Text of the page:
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Update SQL Database using EF Core and Azure DevOps

If you write an app you probably need a way to store data. If you do it using a SQL Database (eg. SQL-Server) you need a way to change your Database-Schema sooner then later.

There are several options on how to do this in the Microsoft eco-system. Here I describe a very easy and simple way on how I do it for my personal project over at


First of all my app is a ASP.Net Core MVC 2.2 app using EF Core 2.2 with SQL-Server. More precisely with Azure SQL-Server. The application is hosted on Azure AppService. I use Azure DevOps to fully automate my build and release pipeline.

My goal was to automatically run the schema-migration as part of my automated deployment. The solution should be straight forward and transparent. It also should not need much of custom code.


I’m using EF Core’s Migrations to add migrations as soon as my schema needs to change. Normally I commit this migration together with my modified ORM model classes. Migrations are generated and added to the project using the following command:

dotnet ef migrations add

These migrations can be run on the command line using the EF CLI command:

dotnet ef database update

All pretty standard so far.

Instead of running the above commands when deploying and hope they will succeed I like to do it more SQL-like and more transparent. Therefore I maintain one single SQL-Script that updates any schema-version to the latest version.

Such an SQL-Script can easily be tested locally or on test-servers and with different datasets. If something goes wrong on production system’s migration we can fix the SQL-Script manually and are good without building a new software package.

Lucky me EF Core has this feature built into. I use a command line like this to generate the SQL-Script:

dotnet ef migrations script -i -o ../../sql/update_to_latest.sql

The generated SQL-Script contains the IF-Statements to check which migrations needs to be applied and which are already. It also takes care of updating the migration-history-table.

My build-job copies the sql/update_to_latest.sqlscript into the build artifact.

For my release-jobs I’ve created a Task Group called “Migate DB to latest”. I used the task group so I can re-use this step on all my environments (actually stage and prod). The Task Group contains one step of type Azure SQL Database deployment and executes the above SQL-Script.

Screenshot 2019-07-08 at 22.35.04.png

Finally I’ve added this Task-Group to each environments release-steps.

Screenshot 2019-07-08 at 22.41.37.png

Important: To get the connection to your SQL-Server working you have to add the connection in Azure Service Connections.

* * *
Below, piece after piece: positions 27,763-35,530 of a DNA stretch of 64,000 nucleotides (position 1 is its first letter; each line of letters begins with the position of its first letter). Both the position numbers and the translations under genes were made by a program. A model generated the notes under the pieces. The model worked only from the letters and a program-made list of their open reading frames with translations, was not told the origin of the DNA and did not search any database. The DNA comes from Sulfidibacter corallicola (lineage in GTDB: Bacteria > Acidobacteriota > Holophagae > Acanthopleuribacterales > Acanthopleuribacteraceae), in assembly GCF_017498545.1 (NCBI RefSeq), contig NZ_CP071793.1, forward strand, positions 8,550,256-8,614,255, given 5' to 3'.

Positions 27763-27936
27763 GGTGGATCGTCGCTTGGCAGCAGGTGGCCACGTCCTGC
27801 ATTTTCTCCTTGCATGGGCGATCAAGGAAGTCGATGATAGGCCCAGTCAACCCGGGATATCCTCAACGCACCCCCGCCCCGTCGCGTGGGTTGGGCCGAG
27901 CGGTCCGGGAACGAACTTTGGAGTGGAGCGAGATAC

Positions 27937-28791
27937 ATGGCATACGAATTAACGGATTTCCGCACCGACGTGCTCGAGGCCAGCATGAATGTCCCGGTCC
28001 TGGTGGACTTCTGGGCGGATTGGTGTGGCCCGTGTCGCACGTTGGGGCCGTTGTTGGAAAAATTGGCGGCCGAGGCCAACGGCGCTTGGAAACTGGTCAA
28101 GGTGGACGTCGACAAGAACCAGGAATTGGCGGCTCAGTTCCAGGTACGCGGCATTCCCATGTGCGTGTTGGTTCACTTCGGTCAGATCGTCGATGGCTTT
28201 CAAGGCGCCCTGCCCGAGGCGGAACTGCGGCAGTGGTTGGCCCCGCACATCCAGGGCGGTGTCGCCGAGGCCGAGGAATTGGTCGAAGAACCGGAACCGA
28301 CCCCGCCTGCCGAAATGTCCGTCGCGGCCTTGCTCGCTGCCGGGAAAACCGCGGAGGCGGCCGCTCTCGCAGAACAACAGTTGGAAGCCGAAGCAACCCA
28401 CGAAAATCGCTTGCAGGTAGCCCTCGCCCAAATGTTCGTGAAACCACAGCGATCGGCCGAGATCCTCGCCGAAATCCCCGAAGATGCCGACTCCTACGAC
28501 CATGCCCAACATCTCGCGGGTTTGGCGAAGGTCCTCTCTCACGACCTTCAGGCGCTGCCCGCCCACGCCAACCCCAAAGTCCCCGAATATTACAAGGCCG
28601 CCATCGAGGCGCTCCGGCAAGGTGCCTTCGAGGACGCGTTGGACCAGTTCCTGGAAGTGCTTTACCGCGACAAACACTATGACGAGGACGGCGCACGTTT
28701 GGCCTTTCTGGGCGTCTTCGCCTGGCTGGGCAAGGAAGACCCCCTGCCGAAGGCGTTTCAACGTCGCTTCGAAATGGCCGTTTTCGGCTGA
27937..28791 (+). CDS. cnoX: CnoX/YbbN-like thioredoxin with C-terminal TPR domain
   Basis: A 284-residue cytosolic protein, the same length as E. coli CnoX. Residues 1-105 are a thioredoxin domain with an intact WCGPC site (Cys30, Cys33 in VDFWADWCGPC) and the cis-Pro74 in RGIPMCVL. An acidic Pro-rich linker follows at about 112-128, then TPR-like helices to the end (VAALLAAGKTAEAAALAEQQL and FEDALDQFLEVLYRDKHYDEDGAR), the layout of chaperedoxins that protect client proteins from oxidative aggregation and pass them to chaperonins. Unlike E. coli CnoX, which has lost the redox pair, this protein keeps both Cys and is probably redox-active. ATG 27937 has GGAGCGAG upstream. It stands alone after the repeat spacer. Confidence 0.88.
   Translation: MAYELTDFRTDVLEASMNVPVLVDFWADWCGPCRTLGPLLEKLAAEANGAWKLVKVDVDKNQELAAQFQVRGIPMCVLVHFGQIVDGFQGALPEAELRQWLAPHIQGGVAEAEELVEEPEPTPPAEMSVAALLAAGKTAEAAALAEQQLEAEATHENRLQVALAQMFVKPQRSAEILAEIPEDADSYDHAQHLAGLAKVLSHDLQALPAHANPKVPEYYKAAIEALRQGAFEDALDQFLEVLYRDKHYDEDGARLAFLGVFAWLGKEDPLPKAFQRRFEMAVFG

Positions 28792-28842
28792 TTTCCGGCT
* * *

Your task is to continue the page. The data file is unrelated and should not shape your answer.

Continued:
You can find my real-world docs over at GitHub.

4 thoughts on “Update SQL Database using EF Core and Azure DevOps Leave a comment

  1. As much as I like deploying code using the above method (did I mention how ridiculously easy it is), there are those that want finer grained control over how their database scripts are created and run. Maybe all DB scripts have to be reviewed by DBA’s. Or maybe they want complete control over what those scripts do. Or maybe they want to take backups and do other stuff before applying schema changes. Whatever the reason, for those that fall in this camp, you can have the build create migration scripts for you via the build. And then when it’s time to deploy, the deployment can run those migration scripts.


    • That’s up to you and your requirements. Please note that that method generates the script and I check this into my source-control. The deployment will execute this script on the database. One can review the script etc. No binaries required for deployment.


  2. shouldn’t this be an inline script with a transaction wrapper in case of problems?

    SET XACT_ABORT ON   — auto rollback
    BEGIN TRANSACTION   — begin tran and inc TRANCOUNT
    :r $(Build.StagingDirectory)\migrations.sql  — load contents of script and insert it here
    IF @@TRANCOUNT > 0 COMMIT  — commit if no errors



    • I preferred the script in the build artifacts to it will move from one to the other environment as I deploy the environments. It’s part of the software package and deployment.

      The scripts use SqlCmd and their „GO“ statements. So each migration step is executed in its own transaction. If a migration step fail for what ever reason the previous steps stay applied. One can fix the data or the failing script and continue the migration from where it previously failed.


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